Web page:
Does the Market Punish Aggressive Experts? Evidence from Cesarean Sections
In many credence goods markets, a seller simultaneously diagnoses a problem and offers a recommendation to fix it. One might wonder what prevents these sellers from always exaggerating their customers needs. In this paper, we offer a simple explanation, namely, consumers may spurn sellers who have a reputation for such demand inducement. We test this explanation by examining patient choice of obstetrician in Florida. In most of the counties that we study, we find that maternity patients are significantly less likely to choose obstetricians who perform more than the expected number of cesarean sections. We address simultaneity by instrumenting for inducement propensity using information about the obstetrician's training. Although the instrument is weak, a series of robustness tests suggests that our findings are plausible while ruling out alternative explanations.
If you experience problems downloading a file, check if you have the proper application to view it first. In case of further problems read the IDEAS help page. Note that these files are not on the IDEAS site. Please be patient as the files may be large.
As the access to this document is restricted, you may want to look for a different version under "Related research" (further below) or search for a different version of it.
Volume (Year): 11 (2011)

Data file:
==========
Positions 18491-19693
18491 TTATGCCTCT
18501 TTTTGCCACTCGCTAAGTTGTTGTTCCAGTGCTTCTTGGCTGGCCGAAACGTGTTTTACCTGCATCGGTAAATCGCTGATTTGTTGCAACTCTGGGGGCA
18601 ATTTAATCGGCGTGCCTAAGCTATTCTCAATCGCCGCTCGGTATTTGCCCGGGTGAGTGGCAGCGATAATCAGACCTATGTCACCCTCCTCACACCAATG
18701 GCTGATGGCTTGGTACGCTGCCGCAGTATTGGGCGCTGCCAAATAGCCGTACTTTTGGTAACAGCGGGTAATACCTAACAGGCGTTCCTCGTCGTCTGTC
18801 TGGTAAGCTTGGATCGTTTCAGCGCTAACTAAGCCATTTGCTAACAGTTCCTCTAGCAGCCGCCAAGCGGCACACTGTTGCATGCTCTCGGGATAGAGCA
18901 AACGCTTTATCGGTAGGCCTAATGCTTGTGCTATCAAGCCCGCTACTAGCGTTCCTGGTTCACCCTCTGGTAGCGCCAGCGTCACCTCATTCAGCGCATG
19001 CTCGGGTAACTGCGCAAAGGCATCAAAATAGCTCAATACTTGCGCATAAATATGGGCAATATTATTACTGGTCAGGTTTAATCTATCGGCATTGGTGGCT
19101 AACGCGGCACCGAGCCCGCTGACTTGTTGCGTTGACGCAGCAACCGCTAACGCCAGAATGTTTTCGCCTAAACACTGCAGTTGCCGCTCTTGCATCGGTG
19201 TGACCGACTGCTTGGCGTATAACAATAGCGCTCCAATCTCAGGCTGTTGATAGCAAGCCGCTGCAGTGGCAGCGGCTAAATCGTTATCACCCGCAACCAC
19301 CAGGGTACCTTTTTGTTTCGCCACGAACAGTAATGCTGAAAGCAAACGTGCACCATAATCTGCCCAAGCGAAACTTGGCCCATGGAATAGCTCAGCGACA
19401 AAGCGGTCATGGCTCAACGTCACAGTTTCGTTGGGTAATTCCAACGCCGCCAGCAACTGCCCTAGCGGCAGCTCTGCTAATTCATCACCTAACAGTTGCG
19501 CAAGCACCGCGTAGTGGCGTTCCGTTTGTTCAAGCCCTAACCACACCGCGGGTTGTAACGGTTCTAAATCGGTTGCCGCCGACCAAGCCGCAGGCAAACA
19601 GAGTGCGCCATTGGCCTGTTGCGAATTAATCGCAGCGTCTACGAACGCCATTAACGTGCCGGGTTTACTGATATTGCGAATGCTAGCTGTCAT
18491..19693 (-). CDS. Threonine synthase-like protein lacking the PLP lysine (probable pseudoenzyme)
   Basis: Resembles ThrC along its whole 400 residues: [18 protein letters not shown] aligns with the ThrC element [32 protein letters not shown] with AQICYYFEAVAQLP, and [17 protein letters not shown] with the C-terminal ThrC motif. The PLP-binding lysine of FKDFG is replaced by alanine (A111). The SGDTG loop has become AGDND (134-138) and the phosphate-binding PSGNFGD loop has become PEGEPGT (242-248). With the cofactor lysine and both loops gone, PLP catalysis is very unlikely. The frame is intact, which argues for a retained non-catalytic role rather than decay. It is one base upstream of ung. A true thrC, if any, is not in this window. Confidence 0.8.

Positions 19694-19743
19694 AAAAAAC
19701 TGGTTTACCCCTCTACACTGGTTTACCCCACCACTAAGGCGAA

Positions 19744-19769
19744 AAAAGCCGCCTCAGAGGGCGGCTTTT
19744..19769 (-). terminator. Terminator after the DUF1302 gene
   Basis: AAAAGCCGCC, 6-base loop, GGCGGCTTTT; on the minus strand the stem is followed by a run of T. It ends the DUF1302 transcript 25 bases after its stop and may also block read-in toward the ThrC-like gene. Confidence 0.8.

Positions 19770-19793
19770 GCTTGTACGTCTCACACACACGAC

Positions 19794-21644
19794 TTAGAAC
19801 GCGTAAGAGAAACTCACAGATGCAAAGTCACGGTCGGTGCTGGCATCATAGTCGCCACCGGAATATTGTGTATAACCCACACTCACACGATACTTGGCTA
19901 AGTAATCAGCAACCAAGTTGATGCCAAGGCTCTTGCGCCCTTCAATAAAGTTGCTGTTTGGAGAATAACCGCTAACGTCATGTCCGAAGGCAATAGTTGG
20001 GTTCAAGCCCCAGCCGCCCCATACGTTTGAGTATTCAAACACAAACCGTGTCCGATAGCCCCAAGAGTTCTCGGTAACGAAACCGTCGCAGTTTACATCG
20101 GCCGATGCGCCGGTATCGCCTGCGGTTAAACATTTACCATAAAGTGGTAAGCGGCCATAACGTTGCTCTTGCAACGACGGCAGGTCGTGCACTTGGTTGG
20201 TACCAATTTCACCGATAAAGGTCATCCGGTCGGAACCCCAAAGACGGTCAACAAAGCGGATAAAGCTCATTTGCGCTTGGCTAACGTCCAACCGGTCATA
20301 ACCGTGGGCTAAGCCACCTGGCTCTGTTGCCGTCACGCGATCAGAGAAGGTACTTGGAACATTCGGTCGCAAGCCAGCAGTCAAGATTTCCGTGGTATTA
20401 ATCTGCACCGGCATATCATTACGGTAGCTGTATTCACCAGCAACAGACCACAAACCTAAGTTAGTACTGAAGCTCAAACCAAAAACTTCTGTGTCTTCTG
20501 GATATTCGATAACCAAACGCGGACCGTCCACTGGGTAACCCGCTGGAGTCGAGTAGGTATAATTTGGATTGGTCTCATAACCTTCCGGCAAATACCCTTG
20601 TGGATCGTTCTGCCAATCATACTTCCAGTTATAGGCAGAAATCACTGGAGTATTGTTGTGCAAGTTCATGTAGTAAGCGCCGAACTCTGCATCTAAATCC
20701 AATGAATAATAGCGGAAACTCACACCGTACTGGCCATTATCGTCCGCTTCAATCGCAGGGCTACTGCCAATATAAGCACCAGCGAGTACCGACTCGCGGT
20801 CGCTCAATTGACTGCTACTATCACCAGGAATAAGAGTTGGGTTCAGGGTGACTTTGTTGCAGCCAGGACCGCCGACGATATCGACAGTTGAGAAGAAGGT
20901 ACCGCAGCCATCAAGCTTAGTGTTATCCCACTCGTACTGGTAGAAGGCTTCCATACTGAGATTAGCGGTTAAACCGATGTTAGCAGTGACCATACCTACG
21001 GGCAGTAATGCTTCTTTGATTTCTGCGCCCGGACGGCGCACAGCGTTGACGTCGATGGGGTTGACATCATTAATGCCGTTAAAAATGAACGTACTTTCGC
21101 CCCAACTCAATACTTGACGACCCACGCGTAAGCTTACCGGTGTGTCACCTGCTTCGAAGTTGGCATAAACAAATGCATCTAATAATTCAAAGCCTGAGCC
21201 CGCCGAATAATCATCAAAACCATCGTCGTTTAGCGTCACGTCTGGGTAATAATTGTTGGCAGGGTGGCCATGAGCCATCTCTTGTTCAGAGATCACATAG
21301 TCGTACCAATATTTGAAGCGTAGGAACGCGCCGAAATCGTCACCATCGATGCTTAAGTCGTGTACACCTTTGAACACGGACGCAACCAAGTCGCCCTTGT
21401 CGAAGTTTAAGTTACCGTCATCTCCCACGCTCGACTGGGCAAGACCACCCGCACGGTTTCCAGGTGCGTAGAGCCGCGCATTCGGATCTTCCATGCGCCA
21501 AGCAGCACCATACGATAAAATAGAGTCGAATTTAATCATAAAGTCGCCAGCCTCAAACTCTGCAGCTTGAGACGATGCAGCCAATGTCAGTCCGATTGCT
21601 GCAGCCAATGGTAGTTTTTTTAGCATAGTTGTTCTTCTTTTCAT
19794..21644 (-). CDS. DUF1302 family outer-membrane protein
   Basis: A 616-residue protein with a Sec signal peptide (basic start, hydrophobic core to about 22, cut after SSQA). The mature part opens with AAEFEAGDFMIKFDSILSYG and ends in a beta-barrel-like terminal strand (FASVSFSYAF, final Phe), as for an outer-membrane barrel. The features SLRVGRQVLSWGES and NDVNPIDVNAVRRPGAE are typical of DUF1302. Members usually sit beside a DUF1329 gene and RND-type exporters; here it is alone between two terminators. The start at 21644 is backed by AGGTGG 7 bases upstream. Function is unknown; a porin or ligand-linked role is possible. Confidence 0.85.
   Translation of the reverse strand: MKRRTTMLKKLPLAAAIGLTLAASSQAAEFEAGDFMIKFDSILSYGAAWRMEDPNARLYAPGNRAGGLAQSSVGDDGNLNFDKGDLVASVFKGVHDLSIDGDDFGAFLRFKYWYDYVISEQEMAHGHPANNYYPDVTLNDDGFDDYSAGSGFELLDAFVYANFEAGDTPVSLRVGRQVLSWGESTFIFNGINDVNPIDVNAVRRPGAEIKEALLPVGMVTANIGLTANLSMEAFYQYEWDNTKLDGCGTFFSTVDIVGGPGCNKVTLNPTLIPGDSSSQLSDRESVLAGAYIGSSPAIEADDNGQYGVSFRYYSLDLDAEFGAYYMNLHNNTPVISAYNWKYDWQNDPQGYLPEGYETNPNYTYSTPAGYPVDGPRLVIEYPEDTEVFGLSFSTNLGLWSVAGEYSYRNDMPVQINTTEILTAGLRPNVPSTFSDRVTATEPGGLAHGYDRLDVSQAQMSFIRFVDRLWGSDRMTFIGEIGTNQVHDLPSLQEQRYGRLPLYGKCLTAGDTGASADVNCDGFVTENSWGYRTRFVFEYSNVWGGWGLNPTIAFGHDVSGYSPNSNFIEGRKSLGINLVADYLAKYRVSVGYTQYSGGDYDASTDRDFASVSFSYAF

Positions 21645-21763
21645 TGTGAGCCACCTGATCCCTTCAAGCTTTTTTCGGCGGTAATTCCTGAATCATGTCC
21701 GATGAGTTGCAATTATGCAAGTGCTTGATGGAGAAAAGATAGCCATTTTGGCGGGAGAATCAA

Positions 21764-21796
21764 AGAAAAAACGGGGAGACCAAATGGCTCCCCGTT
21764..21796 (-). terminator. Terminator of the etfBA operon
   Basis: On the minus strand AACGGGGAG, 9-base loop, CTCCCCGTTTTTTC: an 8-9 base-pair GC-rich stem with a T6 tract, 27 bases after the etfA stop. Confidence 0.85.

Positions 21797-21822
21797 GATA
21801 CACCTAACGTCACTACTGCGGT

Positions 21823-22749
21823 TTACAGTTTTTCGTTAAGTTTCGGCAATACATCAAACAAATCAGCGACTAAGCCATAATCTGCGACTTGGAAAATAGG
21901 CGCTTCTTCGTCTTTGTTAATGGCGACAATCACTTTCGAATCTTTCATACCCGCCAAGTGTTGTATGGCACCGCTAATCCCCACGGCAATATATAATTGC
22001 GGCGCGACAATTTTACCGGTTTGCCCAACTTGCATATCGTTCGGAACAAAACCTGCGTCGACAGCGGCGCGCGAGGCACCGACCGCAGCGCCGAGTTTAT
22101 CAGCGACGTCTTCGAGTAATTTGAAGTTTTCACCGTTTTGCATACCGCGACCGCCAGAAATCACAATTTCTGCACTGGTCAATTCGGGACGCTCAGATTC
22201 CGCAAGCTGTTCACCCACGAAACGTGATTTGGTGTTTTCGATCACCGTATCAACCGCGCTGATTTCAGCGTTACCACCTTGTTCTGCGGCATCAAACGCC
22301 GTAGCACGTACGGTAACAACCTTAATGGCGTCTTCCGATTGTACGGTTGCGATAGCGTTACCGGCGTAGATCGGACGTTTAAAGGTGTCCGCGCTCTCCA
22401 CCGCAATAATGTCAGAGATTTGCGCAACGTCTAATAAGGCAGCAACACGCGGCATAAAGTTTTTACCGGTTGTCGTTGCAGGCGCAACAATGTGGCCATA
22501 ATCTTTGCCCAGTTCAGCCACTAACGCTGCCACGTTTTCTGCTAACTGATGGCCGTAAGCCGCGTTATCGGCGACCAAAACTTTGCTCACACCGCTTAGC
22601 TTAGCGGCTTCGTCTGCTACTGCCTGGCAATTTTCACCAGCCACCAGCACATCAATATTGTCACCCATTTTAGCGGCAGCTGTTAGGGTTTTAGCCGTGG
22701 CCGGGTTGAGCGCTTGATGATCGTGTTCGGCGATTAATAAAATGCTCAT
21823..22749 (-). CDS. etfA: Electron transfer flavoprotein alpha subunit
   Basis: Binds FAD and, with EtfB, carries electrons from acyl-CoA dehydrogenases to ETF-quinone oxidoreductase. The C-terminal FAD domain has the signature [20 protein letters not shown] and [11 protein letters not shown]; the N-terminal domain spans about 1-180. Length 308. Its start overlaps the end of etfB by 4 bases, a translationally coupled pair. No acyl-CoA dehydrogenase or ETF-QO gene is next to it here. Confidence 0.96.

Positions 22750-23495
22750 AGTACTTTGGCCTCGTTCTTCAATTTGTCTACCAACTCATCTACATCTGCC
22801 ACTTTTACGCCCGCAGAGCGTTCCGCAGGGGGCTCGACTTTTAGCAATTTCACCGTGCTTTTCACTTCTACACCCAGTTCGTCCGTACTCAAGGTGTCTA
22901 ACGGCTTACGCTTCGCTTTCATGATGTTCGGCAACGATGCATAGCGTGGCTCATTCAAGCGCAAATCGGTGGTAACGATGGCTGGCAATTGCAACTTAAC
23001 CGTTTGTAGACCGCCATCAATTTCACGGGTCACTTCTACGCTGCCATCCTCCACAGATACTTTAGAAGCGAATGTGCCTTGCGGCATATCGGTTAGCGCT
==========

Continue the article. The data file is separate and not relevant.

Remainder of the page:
Issue (Month): 2 (January)
|Contact details of provider:|| Web page: https://www.degruyter.com|
|Order Information:||Web: https://www.degruyter.com/view/j/bejeap|
References listed on IDEAS
Please report citation or reference errors to , or , if you are the registered author of the cited work, log in to your RePEc Author Service profile, click on "citations" and make appropriate adjustments.:
- John A. List, 2006.
"The Behavioralist Meets the Market: Measuring Social Preferences and Reputation Effects in Actual Transactions,"
Journal of Political Economy,
University of Chicago Press, vol. 114(1), pages 1-37, February.
- John A. List, 2005. "The Behavioralist Meets the Market: Measuring Social Preferences and Reputation Effects in Actual Transactions," NBER Working Papers 11616, National Bureau of Economic Research, Inc.
- John List, 2006. "The behavioralist meets the market: Measuring social preferences and reputation effects in actual transactions," Natural Field Experiments 00300, The Field Experiments Website.
- Darby, Michael R & Karni, Edi, 1973. "Free Competition and the Optimal Amount of Fraud," Journal of Law and Economics, University of Chicago Press, vol. 16(1), pages 67-88, April. Full references (including those not matched with items on IDEAS)